# Horses to Qi

This is a challenging problem from the c.100AD Chinese mathematical work, Jiǔ zhāng suàn shù (The Nine Chapters on the Mathematical Art) found at the MAA Convergence website.

“Now a good horse and an inferior horse set out from Chang’an to Qi.  Qi is 3000 li from Chang’an.  The good horse travels 193 li on the first day and daily increases by 13 li; the inferior horse travels 97 li on the first day and daily decreases by ½ li.  The good horse reaches Qi first and turns back to meet the inferior horse.  Tell: how many days until they meet and how far has each traveled?”

The solution involves common fractions, which the Chinese were already adept at using by 100 BC.

See Horses to Qi for a solution.

# Making Arrows

This is an interesting problem from 180 BC China.

“In one day, a person can make 30 arrows or fletch [put the feathers on] 20 arrows.  How many arrows can this person both make and fletch in a day?”

It turns out the solution to this problem led me into the history of numerator/denominator (aka common) fractions, a subject I had been finding difficult to track down.

See Making Arrows for a solution.

# Alcuin’s Corn Problem

Alcuin of York (735-804) had a series of similar problems involving the distribution of corn among servants.  Since the three propositions were the same format with only the numbers changing, I thought I would present them in a more concise form:

“Proposition

A certain head of household had a number of servants, consisting of men, women, and children, among whom he wished to distribute quantities, modia, of corn.  The men should receive three modia; the women, two; and the children, half a modium.

(a)  If the head of household has 20 servants and wished to distribute 20 modia of corn among them, let him say, he who can, How many men, women and children must there have been.

(b)  If the head of household has 30 servants and wished to distribute 30 modia of corn among them, let him say, he who can, How many men, women and children must there have been.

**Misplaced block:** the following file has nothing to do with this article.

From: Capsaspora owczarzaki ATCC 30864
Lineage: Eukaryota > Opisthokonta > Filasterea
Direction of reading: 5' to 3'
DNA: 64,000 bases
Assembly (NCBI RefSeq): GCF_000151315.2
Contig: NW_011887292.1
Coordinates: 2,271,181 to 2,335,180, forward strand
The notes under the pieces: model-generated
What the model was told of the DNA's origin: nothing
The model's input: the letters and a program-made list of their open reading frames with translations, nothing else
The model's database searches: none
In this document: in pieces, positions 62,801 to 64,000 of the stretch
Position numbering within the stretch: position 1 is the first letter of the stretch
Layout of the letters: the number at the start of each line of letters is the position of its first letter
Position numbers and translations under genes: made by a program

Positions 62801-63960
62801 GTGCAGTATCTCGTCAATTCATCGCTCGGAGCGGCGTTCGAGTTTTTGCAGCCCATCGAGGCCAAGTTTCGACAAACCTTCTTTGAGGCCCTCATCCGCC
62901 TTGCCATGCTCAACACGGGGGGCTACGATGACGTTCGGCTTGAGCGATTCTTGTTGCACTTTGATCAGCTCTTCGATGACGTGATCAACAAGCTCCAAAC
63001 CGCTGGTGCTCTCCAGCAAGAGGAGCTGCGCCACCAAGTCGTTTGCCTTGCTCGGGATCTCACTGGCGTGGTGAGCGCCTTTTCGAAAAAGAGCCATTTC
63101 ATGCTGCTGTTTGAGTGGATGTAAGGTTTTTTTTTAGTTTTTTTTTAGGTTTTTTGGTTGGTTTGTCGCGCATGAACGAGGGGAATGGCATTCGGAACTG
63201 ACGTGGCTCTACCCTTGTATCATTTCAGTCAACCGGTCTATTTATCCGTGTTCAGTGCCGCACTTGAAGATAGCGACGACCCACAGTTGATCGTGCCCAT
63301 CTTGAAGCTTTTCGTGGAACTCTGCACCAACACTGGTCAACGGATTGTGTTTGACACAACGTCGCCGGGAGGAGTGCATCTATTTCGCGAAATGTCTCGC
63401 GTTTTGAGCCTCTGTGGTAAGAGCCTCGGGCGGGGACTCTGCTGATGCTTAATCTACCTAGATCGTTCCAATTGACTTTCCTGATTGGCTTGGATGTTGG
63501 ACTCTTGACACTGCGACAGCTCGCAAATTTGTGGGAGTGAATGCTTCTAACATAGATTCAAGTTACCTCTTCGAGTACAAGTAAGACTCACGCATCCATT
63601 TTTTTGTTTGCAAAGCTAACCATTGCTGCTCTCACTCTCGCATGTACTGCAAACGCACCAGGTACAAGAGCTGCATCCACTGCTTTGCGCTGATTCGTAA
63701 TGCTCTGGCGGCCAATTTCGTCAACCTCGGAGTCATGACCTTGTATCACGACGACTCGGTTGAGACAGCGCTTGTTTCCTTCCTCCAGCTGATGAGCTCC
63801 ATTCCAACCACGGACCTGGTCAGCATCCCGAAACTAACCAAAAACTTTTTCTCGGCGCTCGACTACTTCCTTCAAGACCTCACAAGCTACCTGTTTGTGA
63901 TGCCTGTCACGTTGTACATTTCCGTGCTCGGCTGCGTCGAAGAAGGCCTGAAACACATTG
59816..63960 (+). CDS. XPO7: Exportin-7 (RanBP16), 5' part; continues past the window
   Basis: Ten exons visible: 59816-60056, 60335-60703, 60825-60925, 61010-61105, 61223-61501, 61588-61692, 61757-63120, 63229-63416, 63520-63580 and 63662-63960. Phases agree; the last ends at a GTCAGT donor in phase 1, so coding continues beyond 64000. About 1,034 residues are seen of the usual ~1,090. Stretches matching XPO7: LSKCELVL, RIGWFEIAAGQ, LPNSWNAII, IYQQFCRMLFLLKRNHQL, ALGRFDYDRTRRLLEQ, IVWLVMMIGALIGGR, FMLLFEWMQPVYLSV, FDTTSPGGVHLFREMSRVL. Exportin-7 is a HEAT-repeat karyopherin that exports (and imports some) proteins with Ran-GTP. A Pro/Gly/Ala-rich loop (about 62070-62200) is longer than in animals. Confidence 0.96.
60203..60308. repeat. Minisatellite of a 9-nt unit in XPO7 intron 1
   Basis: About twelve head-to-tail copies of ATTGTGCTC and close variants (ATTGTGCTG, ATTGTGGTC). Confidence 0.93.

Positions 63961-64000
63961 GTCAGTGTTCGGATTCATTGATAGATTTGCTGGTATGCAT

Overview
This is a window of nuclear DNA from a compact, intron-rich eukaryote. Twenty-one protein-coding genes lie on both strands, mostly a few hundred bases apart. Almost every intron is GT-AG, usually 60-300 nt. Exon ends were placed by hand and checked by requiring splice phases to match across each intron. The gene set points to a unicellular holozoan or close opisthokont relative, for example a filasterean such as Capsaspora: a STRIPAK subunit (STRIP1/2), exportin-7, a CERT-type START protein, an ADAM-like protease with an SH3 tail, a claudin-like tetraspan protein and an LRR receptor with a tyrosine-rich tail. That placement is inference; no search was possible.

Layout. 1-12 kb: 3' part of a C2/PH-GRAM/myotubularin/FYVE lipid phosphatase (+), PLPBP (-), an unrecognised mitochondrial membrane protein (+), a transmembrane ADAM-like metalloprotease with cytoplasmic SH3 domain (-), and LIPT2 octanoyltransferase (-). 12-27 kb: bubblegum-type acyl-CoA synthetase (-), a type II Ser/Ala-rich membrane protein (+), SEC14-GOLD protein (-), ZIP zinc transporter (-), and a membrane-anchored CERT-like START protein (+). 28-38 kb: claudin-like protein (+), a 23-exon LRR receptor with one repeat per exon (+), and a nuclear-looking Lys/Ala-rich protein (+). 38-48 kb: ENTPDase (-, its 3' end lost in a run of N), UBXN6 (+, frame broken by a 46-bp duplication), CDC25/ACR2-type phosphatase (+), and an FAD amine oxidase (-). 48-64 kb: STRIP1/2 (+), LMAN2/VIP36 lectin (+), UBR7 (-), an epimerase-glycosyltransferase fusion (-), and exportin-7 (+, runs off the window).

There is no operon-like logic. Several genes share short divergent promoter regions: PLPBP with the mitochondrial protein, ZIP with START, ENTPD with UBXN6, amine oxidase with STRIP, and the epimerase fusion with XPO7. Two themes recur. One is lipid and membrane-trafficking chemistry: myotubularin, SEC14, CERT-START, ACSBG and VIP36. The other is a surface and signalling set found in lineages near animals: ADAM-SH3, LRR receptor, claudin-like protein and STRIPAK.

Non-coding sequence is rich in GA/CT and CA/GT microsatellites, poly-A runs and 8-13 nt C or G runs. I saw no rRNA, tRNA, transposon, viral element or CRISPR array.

(c)  If the head of household has 100 servants and wished to distribute 100 modia of corn among them, let him say, he who can, How many men, women and children must there have been.”

I will give Alcuin’s solutions first, followed by my more expansive solutions that rely on our familiar symbolic algebra that was not available in Alcuin’s time.

# A Divine Language

I have just finished reading a most remarkable book by Alec Wilkinson, called A Divine Language: Learning Algebra, Geometry, and Calculus at the Edge of Old Age.  I had read an essay of his in the New Yorker that turned out to be essentially excerpts from the book.  I was so impressed with his descriptions of mathematics and intrigued by the premise of a mature adult in his 60s revisiting the nightmare of his high school experience with mathematics that I was eager to see if the book was as good as the essay.  It was, and more.

The book is difficult to categorize—it is not primarily a history of mathematics, as suggested by Amazon. But it is fascinating on several levels.  There is the issue of a mature perspective revisiting a period of one’s youth; the challenges of teaching a novice mathematics, especially a novice who has a strong antagonism for the subject; and insights into why someone would want to learn a subject that can be of no “use” to them in life, especially their later years.

Wilkinson has a strong philosophical urge; he wanted to understand the role of mathematics in human knowledge and the perspective it brought to life.  He was constantly asking the big questions:  is mathematics discovered or invented, what is the balance between nature and nurture, why does mathematics seem to describe the world so well,  what is the link between memorization and understanding, how do you come to understand anything?

# Symbolic Algebra Timeline

As I am sure is common with most mathematicians, I had become interested in the history of the development of mathematical symbols, first for numbers (numerals) and then for algebra (symbolic algebra).  Joseph Mazur’s book Enlightening Symbols provided an excellent history of this evolution.  His focus on the development and significance of symbolic algebra in the Renaissance was especially illuminating.  I also augmented Mazur’s information with details from Albrecht Heeffer’s work.